Date of Award


Degree Name

Master of Medicine / Surgery (Thesis)

Schools and Centres


First Supervisor

Professor Craig Munns


Objectives: Paediatric vitamin D (25-hydroxyvitamin D - 25OHD) deficiency can lead to nutritional rickets and extra-skeletal complications. Compliance with daily therapy can be difficult, making high dose, short-term vitamin D (stoss) therapy attractive to correct vitamin D deficiency. We compared the effectiveness and safety of standard versus stoss therapy in treating childhood 25OHD deficiency.

Study Design: Children aged 2 - 16 years with 25OHD <50nmol/L were randomized to either standard (5,000IU daily for 80 days) or stoss (100,000 IU weekly for 4 weeks) cholecalciferol. Participants underwent evaluation of effectiveness and safety. 25OHD, random spot calcium: creatinine ratio (Ca:Cr) and compliance were measured at 12 weeks.

Results: 151 children were enrolled in the study (68 standard and 83 stoss), median age 9 years (IQR: 6 - 12 years). Baseline 25OHD levels were 26 nmol/L (IQR: 19 - 35 nmol/L) and 32 nmol/L (IQR: 24 - 39 nmol/L) in the standard and stoss groups respectively. At 12 weeks, the median 25OHD level was significantly greater in the standard vs. stoss group (81 vs. 67 nmol/L; p=0.005), however, >80% of participants in both groups achieved sufficiency (25OHD>50nmol/L) and had normal urinary Ca:Cr, with no significant difference seen between groups. Compliance was similar in the two groups.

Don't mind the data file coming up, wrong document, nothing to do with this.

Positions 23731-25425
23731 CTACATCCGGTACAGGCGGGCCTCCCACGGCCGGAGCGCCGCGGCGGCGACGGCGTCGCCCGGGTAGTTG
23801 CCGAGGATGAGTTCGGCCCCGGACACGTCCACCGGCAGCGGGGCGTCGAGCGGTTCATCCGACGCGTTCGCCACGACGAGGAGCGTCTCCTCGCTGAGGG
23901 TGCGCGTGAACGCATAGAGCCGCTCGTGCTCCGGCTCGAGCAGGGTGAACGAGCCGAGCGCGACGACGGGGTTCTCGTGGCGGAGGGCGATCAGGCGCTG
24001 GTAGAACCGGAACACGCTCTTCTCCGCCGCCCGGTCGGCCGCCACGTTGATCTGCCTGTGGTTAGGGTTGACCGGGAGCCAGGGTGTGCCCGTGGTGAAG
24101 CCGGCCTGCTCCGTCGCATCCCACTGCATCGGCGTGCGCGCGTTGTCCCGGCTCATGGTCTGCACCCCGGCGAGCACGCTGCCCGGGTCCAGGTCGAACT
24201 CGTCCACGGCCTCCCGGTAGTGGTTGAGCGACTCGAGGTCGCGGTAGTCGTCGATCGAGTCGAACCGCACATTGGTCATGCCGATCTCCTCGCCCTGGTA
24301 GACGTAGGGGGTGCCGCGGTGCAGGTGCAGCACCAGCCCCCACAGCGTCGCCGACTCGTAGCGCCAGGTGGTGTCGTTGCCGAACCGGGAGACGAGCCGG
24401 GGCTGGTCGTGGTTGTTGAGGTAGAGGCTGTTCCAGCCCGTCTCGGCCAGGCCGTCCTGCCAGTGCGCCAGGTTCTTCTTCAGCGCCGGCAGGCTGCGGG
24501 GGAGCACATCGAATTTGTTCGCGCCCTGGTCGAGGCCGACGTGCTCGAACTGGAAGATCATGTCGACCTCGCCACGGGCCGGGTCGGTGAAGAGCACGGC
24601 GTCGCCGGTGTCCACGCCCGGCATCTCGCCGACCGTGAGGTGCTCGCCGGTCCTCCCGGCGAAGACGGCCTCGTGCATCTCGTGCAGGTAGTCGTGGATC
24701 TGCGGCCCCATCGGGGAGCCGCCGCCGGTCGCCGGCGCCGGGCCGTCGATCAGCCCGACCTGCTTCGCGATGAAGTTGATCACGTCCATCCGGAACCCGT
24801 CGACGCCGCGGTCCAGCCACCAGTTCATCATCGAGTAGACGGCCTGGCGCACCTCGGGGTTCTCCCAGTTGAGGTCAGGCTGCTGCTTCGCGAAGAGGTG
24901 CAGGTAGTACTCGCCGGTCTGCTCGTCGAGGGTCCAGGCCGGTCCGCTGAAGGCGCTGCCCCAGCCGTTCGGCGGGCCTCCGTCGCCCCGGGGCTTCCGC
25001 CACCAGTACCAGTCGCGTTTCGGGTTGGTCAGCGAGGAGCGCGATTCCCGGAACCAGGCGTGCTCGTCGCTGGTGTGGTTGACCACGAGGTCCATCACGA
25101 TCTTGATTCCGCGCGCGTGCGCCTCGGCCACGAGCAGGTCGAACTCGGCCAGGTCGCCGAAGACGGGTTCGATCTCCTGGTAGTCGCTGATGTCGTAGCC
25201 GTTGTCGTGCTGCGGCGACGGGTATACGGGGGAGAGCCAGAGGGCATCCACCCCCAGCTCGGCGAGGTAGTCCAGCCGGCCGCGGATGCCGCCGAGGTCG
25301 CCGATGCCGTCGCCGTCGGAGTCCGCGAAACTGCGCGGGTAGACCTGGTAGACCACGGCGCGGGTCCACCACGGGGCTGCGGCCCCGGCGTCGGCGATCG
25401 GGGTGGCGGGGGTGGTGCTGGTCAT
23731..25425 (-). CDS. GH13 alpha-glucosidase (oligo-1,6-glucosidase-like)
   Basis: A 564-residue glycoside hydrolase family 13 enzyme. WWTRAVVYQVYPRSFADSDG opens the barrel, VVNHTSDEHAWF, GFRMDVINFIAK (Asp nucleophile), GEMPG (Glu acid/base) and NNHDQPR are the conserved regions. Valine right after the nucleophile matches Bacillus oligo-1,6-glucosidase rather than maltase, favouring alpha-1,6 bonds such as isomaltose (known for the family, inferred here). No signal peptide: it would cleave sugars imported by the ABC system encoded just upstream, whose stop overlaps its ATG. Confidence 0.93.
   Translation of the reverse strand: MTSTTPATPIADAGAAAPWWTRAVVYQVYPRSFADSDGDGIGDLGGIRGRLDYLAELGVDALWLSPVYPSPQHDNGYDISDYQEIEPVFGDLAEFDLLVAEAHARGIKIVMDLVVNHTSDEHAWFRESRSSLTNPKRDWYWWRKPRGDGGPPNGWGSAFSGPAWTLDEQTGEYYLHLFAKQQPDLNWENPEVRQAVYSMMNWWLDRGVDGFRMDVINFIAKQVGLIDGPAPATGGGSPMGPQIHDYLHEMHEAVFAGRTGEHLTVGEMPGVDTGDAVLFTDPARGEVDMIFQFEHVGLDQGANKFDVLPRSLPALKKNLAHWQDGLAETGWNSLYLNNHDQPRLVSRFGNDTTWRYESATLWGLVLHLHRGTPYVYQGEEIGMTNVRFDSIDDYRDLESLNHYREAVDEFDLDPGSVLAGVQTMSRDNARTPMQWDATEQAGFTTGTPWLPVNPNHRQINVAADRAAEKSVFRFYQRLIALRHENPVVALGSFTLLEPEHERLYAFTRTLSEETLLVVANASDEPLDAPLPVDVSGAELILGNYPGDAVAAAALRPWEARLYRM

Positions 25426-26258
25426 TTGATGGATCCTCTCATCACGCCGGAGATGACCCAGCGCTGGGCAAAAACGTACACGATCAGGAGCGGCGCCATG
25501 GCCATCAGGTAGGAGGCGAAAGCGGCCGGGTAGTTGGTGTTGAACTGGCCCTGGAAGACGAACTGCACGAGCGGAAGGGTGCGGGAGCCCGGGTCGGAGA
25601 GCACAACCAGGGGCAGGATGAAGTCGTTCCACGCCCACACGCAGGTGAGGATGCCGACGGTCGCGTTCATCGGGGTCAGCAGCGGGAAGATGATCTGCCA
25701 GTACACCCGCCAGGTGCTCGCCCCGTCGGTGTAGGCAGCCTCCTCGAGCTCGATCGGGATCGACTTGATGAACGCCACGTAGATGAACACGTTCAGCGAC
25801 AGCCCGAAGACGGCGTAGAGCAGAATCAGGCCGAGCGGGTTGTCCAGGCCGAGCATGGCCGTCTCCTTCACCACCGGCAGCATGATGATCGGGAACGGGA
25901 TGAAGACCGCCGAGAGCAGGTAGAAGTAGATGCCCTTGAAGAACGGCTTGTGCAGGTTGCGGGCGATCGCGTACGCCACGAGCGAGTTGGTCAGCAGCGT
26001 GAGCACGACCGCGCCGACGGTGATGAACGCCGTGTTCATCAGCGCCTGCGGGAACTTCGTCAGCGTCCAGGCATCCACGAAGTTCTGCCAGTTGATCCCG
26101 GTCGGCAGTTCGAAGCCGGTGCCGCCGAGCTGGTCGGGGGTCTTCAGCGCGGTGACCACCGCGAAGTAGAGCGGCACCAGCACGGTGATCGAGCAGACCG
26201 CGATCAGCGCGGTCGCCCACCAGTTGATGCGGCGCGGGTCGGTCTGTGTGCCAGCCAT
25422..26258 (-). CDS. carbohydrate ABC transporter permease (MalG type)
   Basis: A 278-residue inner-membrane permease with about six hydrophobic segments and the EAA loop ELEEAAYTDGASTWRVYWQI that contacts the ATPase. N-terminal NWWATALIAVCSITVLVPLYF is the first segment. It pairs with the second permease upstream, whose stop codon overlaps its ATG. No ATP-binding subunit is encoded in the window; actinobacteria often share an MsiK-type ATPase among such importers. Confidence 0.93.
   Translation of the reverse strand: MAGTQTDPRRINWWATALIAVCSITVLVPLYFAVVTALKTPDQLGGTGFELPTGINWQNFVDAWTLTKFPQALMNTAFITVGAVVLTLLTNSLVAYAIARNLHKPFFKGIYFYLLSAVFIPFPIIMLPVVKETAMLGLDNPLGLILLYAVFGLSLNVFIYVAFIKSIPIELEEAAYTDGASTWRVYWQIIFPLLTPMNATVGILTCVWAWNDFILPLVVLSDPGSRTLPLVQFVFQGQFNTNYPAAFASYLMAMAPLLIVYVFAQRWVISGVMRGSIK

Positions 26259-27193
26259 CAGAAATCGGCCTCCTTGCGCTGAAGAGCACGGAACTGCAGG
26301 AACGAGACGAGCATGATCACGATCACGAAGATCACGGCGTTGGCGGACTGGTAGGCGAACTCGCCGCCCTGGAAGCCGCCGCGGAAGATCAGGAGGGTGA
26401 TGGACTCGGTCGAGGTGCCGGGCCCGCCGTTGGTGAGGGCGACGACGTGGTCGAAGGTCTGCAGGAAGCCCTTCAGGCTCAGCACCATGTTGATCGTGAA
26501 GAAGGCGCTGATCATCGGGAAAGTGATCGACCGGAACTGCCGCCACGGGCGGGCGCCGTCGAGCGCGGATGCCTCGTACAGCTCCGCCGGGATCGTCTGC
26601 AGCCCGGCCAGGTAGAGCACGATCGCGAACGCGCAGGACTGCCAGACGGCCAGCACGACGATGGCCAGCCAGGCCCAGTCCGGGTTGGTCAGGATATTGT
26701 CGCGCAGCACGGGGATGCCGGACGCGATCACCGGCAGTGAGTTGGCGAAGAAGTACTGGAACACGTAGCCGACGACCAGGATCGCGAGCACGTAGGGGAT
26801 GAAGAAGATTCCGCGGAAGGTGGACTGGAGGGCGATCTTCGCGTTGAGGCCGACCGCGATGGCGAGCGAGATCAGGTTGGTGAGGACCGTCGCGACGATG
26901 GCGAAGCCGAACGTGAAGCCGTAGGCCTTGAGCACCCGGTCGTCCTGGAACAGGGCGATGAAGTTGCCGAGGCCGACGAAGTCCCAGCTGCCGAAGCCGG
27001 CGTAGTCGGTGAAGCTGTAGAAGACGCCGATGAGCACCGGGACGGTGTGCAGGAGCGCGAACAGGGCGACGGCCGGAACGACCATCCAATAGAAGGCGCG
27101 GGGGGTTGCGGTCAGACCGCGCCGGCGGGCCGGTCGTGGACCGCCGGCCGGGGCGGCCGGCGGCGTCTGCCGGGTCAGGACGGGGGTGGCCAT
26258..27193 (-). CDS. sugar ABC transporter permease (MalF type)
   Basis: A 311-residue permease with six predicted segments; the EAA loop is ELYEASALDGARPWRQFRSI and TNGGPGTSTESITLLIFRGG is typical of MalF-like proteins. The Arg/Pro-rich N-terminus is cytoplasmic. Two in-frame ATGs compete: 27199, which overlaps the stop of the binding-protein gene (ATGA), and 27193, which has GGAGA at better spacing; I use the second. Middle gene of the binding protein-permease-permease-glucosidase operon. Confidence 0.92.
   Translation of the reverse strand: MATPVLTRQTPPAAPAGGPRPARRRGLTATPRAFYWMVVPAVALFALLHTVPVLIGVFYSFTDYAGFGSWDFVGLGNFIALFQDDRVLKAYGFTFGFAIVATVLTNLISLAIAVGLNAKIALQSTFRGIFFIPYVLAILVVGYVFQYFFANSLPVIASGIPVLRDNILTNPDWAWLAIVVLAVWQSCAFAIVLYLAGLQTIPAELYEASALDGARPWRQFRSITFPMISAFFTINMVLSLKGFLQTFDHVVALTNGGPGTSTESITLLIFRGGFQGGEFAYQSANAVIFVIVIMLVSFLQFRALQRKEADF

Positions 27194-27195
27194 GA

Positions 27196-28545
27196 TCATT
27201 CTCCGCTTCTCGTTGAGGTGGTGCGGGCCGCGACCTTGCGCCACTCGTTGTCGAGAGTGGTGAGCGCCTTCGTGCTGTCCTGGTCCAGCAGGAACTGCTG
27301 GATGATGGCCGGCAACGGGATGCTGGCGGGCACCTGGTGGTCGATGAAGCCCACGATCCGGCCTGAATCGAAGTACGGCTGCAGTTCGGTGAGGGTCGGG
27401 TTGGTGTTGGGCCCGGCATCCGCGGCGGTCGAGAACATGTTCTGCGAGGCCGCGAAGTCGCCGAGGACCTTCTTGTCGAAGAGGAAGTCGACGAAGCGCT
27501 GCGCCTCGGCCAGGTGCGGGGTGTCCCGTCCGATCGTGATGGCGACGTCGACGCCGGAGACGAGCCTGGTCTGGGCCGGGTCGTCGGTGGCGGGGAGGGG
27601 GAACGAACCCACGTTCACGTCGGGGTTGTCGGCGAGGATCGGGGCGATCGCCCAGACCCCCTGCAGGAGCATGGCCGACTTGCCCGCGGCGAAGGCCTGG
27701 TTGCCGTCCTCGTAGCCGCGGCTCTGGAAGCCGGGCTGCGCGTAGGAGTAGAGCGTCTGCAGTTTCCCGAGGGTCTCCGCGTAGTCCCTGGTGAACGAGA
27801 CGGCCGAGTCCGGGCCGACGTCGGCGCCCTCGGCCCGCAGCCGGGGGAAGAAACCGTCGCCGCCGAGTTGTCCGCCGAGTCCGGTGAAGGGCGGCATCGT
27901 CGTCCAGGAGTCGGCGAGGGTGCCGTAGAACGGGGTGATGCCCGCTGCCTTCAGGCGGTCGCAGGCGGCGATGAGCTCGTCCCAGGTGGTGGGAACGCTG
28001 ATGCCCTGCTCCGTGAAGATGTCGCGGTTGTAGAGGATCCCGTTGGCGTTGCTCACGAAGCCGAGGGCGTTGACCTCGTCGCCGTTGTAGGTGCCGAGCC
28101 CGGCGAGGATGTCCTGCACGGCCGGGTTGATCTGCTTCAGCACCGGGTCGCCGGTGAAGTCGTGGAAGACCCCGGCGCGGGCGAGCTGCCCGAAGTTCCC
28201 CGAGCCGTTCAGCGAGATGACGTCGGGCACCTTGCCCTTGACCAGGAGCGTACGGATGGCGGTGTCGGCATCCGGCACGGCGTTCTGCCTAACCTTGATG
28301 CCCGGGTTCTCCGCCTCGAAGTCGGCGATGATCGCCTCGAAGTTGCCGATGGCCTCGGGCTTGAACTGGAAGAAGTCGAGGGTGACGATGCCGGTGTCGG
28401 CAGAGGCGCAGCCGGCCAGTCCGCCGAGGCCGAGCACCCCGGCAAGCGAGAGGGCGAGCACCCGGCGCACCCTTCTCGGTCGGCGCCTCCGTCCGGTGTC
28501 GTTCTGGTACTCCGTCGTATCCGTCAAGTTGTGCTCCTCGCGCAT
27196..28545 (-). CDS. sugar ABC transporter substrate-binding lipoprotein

Conclusion: Compared to stoss, standard therapy achieved higher 25OHD levels at 12 weeks; however, in both groups there were a similar proportion of participants who achieved 25OHD sufficiency, with no evidence of toxicity. Unlike other studies, simplifying the treatment regimen did not improve compliance. These results support stoss therapy as an effective and safe alternative therapy for the treatment of paediatric vitamin D deficiency.

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